Location: Tehran, Tehran, Zaferaniyeh, Iran
Design team: Rambod Eilkhani-Nashid Nabian-Dorna Mesrzadeh
Area: 500.0 sqm
Project year: 2014
Design associate: Diba Dayani
Mechanical consultant: Ali Ghanizadeh
Electrical consultant: Ali Piltan
Construction associates: Hesamodin Raoufpanah,Alireza Ansari Amin
Presentation & graphic: Golnaz Jamshidi - Mohsen Khanmohamadi - Milica Milosevic - Mehrasa Chamani Heidari
Photography: Parham Taghiof
This exercise responds to a trifold of front-lines:
The site of the project is located in a neighborhood of city of Tehran that has been densified substantially during recent decades and most of its urban facades consist of four to five-story infill buildings. One of these buildings faces our project on the other side of the alley. To make sure that we are not overinvested in the not-so-interesting view of the other side of the street, many mediatory semi-open spatial pockets are strategically placed on different levels in the southern façade, and, some of the windows look into these semi-open spatial pockets as opposed to directly looking out, reinforcing the building’s sense of introvertedness.
Moreover, construction by-laws allow for the erection of infill apartments in the 60 percent of the northern part of the lot. This has given rise to a very obvious urban phenomena, visible throughout the city, which is that of the third façade: the lateral surfaces of the newly erected infill apartments which in a fully built-up neighborhood will be covered by the volume of the adjacent infill apartments. Yet, in situations where the neighboring lots are not yet developed to four to five-story buildings, these surfaces are left untreated, resulting in an ugly cacophony of urban views. This is also true for the back façade, as long as the built mass is situated in the utmost northern part of the lot, which means that the building is not allowed to have openings in its northern façade and basically, this surface is considered the back of the building. In these situations, in the market-driven paradigms of residential development, the back façade and the third façade surfaces are left untreated, leaving the neighbors of the project with an out-of-scale, untreated slab as their immediate vistas. For inner lots, for whom the only access to the outer world is actually this back façade, this creates a situation that can only be characterized as “spatially unjust.”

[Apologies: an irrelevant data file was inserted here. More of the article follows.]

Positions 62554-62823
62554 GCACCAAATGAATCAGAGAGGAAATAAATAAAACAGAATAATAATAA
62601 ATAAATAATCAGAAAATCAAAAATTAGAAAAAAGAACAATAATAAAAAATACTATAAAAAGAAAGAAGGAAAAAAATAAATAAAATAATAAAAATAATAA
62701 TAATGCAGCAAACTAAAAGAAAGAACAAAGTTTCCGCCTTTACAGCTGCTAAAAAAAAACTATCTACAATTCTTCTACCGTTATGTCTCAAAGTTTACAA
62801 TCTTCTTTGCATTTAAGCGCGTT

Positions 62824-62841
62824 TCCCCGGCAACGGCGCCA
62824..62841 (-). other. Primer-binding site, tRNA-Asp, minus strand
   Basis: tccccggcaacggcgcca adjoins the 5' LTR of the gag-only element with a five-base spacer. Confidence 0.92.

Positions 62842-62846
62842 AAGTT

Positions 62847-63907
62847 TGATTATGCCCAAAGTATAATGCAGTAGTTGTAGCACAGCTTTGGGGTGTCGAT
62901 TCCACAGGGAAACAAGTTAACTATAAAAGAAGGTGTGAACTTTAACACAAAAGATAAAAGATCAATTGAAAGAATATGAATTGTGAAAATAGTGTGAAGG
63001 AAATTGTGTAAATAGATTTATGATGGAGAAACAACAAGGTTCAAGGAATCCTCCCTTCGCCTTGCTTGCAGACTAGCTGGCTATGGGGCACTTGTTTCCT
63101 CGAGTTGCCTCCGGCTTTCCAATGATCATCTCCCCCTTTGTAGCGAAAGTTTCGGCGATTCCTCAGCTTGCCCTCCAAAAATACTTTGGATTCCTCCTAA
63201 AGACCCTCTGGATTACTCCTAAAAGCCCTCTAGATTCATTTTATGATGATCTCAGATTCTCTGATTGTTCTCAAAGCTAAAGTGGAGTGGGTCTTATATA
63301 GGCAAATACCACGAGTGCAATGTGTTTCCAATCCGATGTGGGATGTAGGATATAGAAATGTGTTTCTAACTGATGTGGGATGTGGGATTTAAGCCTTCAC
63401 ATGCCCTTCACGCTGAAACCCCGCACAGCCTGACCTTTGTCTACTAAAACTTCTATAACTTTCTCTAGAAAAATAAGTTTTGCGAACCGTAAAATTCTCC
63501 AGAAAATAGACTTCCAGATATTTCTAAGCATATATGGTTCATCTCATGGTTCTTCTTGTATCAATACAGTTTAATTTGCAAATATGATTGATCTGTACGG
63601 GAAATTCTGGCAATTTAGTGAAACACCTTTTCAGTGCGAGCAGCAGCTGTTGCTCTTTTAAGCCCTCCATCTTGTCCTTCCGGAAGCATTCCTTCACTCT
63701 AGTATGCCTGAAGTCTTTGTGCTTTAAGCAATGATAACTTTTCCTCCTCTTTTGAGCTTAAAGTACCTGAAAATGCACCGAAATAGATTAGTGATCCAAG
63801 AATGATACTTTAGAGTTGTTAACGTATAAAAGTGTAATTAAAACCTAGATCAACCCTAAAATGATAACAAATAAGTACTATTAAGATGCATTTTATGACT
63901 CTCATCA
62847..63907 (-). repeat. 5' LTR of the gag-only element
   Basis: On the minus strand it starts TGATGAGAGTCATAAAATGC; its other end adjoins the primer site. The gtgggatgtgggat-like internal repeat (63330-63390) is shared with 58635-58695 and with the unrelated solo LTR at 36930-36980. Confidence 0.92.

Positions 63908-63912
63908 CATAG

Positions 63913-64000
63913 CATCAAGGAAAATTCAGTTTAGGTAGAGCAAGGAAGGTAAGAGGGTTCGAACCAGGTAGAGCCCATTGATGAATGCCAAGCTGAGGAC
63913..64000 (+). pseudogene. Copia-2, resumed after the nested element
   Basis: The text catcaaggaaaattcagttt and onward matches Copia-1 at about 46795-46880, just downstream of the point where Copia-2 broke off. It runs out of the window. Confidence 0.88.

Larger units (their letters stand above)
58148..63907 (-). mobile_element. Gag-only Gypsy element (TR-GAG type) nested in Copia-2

As an intellectual and somewhat idealistic goal, in the project’s conceptualization it was decided that all neighbors should have the right to a humanistic view, a view that does not invade their private realm with the ugliness of an untreated side or back façade. This meant that the project took the shape of an infill apartment with four facades. This was a moral move and a gesture of urban intellect, not supported by the market-driven logic of residential development.
During the twentieth century, Iranians were rapidly modernized without actually understanding or going through the essential steps of modernity. Certain paradigms of domestic life were lost in this transition: material culture and craftsmanship; the sense of community between members of an extended family who inhabit the same premises; the role of shared spaces and yards, the affinity with nature and greenery; the spatial complexity of domestic interior; and the integration of furniture as structural part of the domestic space instead of a series of stand-alone objects. Eilkhaneh is our attempt to re-evaluate the lost values of Iranian domestic space. Eilkhaneh examines the possibility of designing for real homes within the framework of erecting an infill apartment.